Today’s Scotia Economics Closing Points (October 2, 2012) highlights the “extreme” regional differences in real estate across the country:
The otherwise quiet day in terms of economic data gave us the opportunity to dig through some of the numbers from regional real estate boards in Canada. What we saw was not entirely to our liking.
The bad news is that most local real estate boards including Toronto, Vancouver, Montreal, Victoria, and Edmonton, have reported year-on-year declines in the number of existing home sales in their most recent reports (most are from August, though we’re starting to see September data now).
The good news is that prices have not started to decline at a corresponding pace. We sent a note to clients on today’s release of data for September by the Vancouver and Calgary real estate boards reproduced below:
Both the Vancouver and Calgary real estate boards issued updated September sales results today and they continue to diverge from one another via continued strength in oil country versus a rapid correction in Vancouver.
This showcases the extremes in Canadian housing markets. With markets in Vancouver and Toronto (up to August, pending September) correcting at an accelerated pace mainly in terms of volumes with so far little change in prices over recent months and in the wake of the July 9th mortgage rule changes, the country clearly needs more ‘Calgaries’ as the month’s total nationwide sales figures arrive.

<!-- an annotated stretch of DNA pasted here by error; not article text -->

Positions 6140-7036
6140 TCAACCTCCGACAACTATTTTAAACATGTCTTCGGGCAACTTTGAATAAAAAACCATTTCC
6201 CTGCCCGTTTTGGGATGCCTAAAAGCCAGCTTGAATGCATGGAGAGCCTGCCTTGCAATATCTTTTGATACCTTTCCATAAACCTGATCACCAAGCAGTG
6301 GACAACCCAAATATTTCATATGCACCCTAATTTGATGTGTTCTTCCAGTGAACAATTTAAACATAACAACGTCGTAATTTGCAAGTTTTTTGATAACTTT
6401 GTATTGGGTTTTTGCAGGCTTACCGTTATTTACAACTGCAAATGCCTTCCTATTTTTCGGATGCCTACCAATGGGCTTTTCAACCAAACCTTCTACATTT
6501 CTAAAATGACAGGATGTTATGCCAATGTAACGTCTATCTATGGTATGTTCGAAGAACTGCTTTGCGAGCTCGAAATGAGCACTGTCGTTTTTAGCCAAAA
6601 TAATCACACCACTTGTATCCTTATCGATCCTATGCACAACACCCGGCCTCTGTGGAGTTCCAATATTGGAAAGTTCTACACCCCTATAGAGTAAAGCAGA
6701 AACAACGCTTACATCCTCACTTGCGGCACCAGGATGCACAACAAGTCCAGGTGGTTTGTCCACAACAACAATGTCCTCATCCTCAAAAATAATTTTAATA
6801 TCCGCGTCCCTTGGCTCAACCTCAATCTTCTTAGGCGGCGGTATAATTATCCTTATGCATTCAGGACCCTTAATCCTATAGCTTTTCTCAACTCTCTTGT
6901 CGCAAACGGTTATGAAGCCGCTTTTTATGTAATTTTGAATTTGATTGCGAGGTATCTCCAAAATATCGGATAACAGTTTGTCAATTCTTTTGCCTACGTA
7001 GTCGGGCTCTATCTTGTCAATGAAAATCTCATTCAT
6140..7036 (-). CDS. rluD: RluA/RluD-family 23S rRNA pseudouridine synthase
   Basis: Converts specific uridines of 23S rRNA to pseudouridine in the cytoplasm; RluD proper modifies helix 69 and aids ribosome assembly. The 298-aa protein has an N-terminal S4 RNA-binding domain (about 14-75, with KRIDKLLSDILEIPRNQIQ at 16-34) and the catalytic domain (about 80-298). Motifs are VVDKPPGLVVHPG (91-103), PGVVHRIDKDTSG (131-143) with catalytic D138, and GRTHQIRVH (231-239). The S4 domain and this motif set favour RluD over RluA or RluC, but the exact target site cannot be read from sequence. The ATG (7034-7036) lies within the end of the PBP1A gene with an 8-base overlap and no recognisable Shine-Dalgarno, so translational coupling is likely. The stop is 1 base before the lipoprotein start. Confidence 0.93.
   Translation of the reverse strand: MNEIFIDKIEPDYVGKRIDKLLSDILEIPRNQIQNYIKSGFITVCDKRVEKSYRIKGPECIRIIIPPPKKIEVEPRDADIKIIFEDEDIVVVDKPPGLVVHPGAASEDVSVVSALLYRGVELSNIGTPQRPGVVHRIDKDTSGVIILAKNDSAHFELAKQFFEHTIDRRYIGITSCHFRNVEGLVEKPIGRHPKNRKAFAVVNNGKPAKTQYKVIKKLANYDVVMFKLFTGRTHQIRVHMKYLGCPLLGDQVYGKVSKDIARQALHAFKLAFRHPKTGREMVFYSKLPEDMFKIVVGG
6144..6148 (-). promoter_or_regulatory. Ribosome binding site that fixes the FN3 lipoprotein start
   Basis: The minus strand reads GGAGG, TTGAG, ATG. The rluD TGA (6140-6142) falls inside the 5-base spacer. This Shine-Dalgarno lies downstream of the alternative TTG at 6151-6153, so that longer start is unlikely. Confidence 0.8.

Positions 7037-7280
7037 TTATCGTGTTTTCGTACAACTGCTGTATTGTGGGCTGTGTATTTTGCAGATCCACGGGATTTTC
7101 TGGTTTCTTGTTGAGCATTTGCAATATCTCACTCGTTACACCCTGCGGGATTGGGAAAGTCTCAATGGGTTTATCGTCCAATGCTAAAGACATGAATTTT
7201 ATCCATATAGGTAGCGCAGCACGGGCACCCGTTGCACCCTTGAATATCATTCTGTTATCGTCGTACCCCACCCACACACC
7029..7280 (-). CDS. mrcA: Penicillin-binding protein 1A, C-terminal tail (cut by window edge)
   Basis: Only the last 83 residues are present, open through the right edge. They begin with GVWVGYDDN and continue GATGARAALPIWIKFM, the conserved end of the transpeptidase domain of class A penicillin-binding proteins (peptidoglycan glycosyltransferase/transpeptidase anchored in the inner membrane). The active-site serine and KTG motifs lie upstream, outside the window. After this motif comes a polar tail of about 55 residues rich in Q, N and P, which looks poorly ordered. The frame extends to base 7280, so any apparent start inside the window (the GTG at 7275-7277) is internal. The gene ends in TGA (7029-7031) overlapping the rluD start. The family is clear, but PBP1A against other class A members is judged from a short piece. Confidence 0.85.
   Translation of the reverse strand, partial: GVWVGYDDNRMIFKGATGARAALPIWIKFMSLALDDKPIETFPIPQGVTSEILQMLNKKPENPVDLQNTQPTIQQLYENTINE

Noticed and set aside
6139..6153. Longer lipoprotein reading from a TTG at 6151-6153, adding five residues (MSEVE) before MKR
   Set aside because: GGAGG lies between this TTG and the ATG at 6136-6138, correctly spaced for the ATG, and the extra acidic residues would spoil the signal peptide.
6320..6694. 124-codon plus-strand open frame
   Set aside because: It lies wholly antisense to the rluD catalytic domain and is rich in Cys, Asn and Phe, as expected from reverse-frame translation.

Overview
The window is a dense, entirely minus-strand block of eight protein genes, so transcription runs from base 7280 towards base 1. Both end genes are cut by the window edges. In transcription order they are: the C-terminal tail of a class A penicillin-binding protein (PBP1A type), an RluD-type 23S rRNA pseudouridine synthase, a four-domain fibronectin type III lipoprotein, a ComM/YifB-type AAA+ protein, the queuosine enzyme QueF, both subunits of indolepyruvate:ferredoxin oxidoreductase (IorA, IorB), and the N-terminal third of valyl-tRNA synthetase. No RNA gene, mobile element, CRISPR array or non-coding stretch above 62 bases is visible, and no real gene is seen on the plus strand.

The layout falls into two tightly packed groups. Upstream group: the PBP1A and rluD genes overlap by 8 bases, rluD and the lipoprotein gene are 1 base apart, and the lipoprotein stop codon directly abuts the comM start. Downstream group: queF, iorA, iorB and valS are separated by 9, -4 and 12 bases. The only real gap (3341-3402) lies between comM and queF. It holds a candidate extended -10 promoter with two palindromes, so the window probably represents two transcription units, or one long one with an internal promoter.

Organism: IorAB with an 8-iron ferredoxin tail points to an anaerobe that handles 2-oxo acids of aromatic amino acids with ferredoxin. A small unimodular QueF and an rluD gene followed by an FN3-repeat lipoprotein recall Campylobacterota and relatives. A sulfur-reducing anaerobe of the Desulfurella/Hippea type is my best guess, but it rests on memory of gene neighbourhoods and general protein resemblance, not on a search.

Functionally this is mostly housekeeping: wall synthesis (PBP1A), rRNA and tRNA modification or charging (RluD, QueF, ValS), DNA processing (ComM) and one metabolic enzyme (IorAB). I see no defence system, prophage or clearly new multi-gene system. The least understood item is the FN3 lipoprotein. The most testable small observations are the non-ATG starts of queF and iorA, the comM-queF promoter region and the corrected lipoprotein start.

Full nationwide sales results are due on October 15th as the local boards continue to release before then. It was already the case that the August nationwide sales results were down 5.8% m/m in volume terms such that the buoyancy in some markets was not enough to hold up the national totals.
It is a fair point to acknowledge that the country’s sales volumes were already 11.4% lower (non-annualized) in the five months to August from the seasonally adjusted peak in February with September’s national tally yet to be factored in.
Our view is that we risk tripping relatively conservative forecasts for the magnitude of the volume correction but with prices thus far relatively firm.
So what does Cameron Muir, chief economist at the B.C. Real Estate Association think of Vancouver’s 33% sales plunge? He said the Vancouver-area housing market remains healthy, and he doesn’t see any major economic shocks on the horizon. “It’s a short-term lull in the market.” (Globe & Mail)